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A Story of Rebuilding

23 авг 2021

Извините, этот техт доступен только в “Американский Английский”. For the sake of viewer convenience, the content is shown below in the alternative language. You may click the link to switch the active language.

“Because of my illness and because I wasn’t sporty or talented or academic, I thought no-one would like me.
I soon realised my friends at Powerhouse weren’t expecting any of those things. They loved me for who I am.”

Jaden, Brisbane Australia


I was the sick kid. The kid who couldn’t run around with her friends or ride her bike or play sport at school in case anything went wrong. I was born with hypoplastic left heart syndrome, a congenital heart condition, which meant the left side of my heart never developed. At 10 days old, I had my first open-heart surgery, which left a huge scar down my chest. Growing up with this condition was hard. We lived in Cairns and had to fly to Brisbane regularly for blood tests and specialist appointments. I bruised easily, I was as risk of internal bleeding and I was always puffed out.

I felt so different to my friends. Sometimes I’d come home from school in tears and say to mum: “What’s wrong with me? No-one else has this.” It was the little things that got to me like having my ears pierced. It was such a drama and I ended up on antibiotics. At the age of 13, I had more health challenges. One time I sneezed, which set my heart racing. I ended up in hospital on a defibrillator. It was scary — but what was scarier, were the outcomes for kids I met in online forums who had terminal illnesses. At 14, I befriended a 12-year-old girl who had cancer. We got pretty close and wrote to each other all the time. I remember the day mum called me at school with the news my friend had passed away. I hung up the phone and cried so hard my insides hurt. I was terrified of losing more friends – which I did over the years and I was terrified of dying. I often used to think: Maybe I won’t live as long as my friends. Maybe I’ll never get married or have kids.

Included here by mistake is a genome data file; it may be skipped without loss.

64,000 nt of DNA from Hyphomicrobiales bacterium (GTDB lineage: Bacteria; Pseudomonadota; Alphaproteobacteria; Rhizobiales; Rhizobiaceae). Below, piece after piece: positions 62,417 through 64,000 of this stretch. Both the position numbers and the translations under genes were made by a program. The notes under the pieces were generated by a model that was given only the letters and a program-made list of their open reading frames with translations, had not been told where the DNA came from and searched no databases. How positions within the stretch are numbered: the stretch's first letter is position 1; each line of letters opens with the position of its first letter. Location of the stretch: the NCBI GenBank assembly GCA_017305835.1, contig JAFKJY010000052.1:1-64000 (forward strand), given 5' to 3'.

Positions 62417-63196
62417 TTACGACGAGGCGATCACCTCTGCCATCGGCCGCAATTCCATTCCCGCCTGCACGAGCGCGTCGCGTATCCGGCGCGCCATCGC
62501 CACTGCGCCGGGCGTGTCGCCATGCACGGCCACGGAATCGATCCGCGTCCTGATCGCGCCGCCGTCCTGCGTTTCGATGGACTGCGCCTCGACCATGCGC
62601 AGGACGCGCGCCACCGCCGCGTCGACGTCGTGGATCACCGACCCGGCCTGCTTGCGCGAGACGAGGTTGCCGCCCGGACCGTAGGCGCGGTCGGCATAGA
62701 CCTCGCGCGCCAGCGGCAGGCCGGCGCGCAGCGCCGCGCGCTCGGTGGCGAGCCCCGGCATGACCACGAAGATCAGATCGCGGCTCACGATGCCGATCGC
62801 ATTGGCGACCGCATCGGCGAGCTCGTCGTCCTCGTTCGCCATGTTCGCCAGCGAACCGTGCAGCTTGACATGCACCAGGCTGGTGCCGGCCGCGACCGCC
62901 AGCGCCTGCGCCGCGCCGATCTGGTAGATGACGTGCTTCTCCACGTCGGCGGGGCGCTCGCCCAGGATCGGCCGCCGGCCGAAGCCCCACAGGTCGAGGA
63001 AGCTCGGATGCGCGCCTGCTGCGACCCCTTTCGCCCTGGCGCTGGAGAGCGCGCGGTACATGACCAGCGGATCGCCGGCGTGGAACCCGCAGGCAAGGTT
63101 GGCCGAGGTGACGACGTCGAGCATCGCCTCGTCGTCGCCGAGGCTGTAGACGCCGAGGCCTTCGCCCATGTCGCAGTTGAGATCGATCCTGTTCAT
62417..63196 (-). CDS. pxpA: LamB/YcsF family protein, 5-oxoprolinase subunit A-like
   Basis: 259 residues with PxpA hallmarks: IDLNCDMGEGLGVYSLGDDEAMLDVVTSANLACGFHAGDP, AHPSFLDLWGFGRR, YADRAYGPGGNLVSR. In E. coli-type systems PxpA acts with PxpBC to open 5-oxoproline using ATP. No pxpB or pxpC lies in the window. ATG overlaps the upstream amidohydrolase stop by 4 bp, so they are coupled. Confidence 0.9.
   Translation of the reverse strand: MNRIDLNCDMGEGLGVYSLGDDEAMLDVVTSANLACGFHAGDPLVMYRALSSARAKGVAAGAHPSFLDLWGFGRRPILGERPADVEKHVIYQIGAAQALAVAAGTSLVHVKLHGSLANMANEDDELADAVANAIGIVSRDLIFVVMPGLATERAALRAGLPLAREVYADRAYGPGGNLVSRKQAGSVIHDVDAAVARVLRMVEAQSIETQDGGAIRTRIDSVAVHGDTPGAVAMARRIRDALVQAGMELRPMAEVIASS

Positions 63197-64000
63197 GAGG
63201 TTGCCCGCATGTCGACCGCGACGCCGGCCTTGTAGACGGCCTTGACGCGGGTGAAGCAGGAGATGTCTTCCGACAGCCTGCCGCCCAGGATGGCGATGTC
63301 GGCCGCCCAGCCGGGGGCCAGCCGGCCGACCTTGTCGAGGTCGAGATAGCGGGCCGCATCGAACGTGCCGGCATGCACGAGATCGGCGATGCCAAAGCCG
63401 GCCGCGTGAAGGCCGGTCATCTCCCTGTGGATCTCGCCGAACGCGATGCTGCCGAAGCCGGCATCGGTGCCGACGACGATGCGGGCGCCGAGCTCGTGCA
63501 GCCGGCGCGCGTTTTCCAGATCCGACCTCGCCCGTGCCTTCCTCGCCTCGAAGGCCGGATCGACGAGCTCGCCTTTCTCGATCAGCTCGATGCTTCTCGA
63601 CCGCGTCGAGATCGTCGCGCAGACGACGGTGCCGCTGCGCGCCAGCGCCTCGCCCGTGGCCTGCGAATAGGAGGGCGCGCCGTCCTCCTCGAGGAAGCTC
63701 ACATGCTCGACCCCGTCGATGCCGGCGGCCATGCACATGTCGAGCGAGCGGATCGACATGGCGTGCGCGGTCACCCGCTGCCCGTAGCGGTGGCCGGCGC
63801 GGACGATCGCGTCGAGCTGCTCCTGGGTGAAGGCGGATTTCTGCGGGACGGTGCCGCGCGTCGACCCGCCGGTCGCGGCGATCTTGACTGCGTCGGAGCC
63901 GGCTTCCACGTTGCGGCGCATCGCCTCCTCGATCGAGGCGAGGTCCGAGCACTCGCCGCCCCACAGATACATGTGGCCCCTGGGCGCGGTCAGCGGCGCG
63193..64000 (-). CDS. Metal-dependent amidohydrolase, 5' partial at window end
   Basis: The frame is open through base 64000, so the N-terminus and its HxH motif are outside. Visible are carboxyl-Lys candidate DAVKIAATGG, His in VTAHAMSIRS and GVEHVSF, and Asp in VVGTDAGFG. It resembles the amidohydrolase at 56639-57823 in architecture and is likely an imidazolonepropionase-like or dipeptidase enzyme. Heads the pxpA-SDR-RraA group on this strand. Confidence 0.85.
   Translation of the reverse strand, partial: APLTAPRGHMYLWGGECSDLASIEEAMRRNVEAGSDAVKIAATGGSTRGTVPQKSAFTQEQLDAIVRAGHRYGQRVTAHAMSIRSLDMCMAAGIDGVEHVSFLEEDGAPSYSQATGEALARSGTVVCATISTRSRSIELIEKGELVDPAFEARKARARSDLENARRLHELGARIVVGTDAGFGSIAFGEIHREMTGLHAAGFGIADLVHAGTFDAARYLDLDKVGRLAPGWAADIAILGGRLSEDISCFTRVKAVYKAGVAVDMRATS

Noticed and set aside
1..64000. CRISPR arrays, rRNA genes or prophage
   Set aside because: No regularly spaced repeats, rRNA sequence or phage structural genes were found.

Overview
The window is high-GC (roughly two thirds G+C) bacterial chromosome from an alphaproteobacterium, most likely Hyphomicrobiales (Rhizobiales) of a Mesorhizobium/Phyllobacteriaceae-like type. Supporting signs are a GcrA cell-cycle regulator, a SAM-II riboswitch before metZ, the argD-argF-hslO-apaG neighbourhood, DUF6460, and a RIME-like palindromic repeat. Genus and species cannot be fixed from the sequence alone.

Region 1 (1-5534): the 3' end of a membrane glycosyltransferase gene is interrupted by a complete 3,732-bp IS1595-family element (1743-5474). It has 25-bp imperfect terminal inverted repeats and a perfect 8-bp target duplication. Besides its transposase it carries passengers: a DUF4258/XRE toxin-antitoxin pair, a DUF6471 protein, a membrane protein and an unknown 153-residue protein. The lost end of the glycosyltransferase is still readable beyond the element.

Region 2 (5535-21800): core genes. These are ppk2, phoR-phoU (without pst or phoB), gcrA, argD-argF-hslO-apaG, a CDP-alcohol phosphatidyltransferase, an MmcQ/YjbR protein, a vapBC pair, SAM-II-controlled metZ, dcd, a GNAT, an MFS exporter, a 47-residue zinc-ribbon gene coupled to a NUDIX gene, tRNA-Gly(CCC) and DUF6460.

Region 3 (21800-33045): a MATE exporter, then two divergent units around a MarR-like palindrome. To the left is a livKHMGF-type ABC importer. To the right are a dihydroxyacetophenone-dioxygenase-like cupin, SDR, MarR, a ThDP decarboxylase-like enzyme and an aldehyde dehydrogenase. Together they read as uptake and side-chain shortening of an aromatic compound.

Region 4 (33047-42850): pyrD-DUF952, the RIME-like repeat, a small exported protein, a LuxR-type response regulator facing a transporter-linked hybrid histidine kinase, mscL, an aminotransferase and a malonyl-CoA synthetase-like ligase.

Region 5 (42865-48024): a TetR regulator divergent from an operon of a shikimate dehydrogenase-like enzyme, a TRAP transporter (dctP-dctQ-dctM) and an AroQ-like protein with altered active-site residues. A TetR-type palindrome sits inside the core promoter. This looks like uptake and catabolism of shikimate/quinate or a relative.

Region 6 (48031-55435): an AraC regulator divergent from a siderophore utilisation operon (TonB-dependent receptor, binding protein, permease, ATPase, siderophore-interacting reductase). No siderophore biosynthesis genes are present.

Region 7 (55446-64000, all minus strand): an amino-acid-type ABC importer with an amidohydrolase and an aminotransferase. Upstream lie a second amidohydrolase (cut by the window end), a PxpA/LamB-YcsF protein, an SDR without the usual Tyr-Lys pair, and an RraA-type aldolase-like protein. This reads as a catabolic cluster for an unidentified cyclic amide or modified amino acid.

Some nights, I’d wake up panicked over a random symptom. I didn’t know what would happen me after death. I hadn’t grown up in a Christian home and faith wasn’t a part of my life. At the age of 18 or 19, I was a lost, fearful soul, looking for something to take my mind off my health issues. My friends were all getting boyfriends, so I thought this was the quick fix I needed. One night, I was out clubbing when I met a guy who started coming on to me. It didn’t feel good and afterwards, I thought: This is not who I want to be. When my friend invited me a church in Cairns, I immediately said yes.

I moved to Brisbane when I was 21 and by this stage, I was no longer going to church. Once again, I found myself lost and searching for fulfillment in all the wrong places. After another bad date that put me in a compromising position, I felt it was time to find a church. That’s when a friend’s mum suggested Hillsong. One morning, I was a waiting room at the doctors and scrolling through Hillsong Brisbane’s Instagram page. I got the courage to message them: “I’d like to come to church,” I wrote, “but I don’t know anyone.” Then I gave God an ultimatum. “Okay God, if someone responds to me before the end of the appointment, I’ll give Hillsong a go.” Literally 2 seconds later, I was messaged by a guy inviting me to Powerhouse. That Friday night, I was so anxious. I didn’t know the area very well and I had already taken a wrong turn. I called my mum and told her I was freaking out!  But as soon I walked through the doors of the Mt Gravatt campus, even though I am super shy — it felt like I was walking into a massive dinner party and meeting up with lifelong friends. The first person I met, was the guy from Instagram who introduced me to a bunch of people, who asked us to sit with them. I recall thinking: you don’t know me, and you want me to sit with you? The youth were all so genuine and kind and everyone went out of their way, to make me feel special. They didn’t just invite me to church, but to dinner parties and hangouts. Because of my illness and because I wasn’t sporty or talented or academic, I thought no-one would like me, but I soon realised my friends at Powerhouse weren’t expecting any of those things. They loved me for who I am. Even during my lowest moments, my friends have been there for me. A couple of months ago, I had minor heart surgery to remove the blockages around my lungs.  While I was in hospital, friends would turn up at random times with flowers and care packages and my favourite snacks. They’d be like: “Jaden, this is your life and we are doing life with you.”

I have been part of Hillsong for four years now and God has literally changed my heart. I now have a confidence and a joy and peace. I am no longer fearful, and I have learnt to lean into a God who is close to the broken-hearted.


Hillsong Church holds weekly faith-based youth events and bible study groups, which provide opportunities for youth and young adults to meet, strengthen friendships and build social skills and confidence.